Recommendations will be accepted now through January 20, 2012. To submit the names of one or more qualified individuals for consideration, please visit the FDLP Desktop at <http://www.fdlp.gov/component/form/?form_id=23>.
Posted in Federal government, Information issues, Information policy, Libraries, Library management, Volunteer opportunities
Posted on October 29, 2011.
The Library of Congress has created a current, online directory of U.S. federal-level libraries and information centers around the world–all 1,1019 of them. The Library’s Federal Library and Information Center Committee (FLICC) worked with the Library’s Federal Research Division (FRD) to put the new Federal Library Directory [http://www.loc.gov/flicc/FLD/index_FLD.html] online.
Each directory entry has the library’s agency, name, and contact information at a minimum. Fully completed entries include details such as hours of operation, staff size, collection size (less relevant these days?), and listings of reference and collection services. You can search the directory or browse by agency, library type (e.g., law, museum, military base/post), state location, and collection size.
There are a few caveats. A mapping feature, FLICC states, only works with a Mozilla browser. FLICC also explains that “each United States embassy maintains a library but, because of security concerns, the Department of State has asked that FRD not include the locations of these libraries in the directory. In addition, at the request of the Bureau of Prisons, FRD is providing limited contact information for any libraries or information centers located in federal prisons.”
Launch of the directory was announced in the 28 October 2011 Library press release, Library Census Maps 1,000 Federal Libraries. Hat tip to DGI secretary Kathy Kelly for spreading the news.
Posted in Federal government, Information issues, Libraries
Posted on October 1, 2011.
The US Patent and Trademark Office has announced that as of 1 October 2011, their nationwide network of Patent and Trademark Depository Libraries (PTDLs) will become known as Patent and Trademark Resource Centers (PTRCs). From the press release:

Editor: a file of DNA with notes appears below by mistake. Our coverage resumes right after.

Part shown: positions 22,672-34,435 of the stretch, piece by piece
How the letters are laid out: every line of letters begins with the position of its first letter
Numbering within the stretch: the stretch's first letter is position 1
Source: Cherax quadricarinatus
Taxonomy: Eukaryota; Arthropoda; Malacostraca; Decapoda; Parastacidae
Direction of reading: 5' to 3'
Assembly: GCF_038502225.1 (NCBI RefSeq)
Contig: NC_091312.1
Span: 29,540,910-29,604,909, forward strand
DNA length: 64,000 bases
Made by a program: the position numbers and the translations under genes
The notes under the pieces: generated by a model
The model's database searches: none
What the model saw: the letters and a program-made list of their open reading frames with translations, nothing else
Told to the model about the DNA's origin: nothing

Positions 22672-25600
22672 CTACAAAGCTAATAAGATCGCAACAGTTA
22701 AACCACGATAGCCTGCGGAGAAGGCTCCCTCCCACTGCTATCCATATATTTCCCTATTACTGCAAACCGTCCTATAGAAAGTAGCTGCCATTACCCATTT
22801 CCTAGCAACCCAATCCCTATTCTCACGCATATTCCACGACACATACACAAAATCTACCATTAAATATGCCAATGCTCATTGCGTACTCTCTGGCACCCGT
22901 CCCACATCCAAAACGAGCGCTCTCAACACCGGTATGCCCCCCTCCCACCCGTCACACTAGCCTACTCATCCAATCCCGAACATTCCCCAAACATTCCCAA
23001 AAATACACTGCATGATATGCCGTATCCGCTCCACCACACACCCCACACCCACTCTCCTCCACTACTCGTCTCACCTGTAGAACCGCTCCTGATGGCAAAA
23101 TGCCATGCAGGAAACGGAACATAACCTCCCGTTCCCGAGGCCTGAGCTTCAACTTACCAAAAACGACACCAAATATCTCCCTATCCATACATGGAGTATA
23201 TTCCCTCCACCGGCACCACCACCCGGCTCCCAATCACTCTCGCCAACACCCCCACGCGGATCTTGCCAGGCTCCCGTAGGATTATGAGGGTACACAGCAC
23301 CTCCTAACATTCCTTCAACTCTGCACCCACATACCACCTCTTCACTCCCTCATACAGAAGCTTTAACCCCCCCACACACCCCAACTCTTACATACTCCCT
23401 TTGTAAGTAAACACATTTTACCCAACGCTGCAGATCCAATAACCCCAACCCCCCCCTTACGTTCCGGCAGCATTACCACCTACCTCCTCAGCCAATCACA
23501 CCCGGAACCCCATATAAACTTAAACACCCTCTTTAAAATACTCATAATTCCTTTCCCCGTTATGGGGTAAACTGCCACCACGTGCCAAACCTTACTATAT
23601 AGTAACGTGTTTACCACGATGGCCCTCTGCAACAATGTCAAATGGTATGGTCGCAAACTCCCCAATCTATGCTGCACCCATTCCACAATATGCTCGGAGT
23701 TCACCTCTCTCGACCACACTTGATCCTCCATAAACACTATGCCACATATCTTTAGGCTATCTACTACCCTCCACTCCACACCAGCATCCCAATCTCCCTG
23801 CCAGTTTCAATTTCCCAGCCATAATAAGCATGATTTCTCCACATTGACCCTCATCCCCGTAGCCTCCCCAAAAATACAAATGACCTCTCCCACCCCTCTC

The name change signifies a major shift in focus from the “paper depository” concept to an expansion of access to electronic information and specialized training to meet the information needs of 21st Century patent and trademark customers. …
“PTRCs serve as the face of the USPTO in local communities and promote a culture of innovation and entrepreneurship that ensures that potential filers have the local resources necessary to draw on for support as they begin their quest for commercial success with their intellectual property,” said Under Secretary of Commerce for Intellectual Property and Director of the USPTO David Kappos.
In addition to offering free electronic services and resources designed to support the intellectual property needs of local and state patrons, PTRC’s employ USPTO-trained librarians to provide customer assistance on the use of the agency’s patent and trademark databases and public seminars on intellectual property topics for novice and experienced users.
These 80+ resource centers can be found using the online PTRC Library List.
Posted in Business & Economics information, Legal information, Libraries, Library management
Posted on August 31, 2011.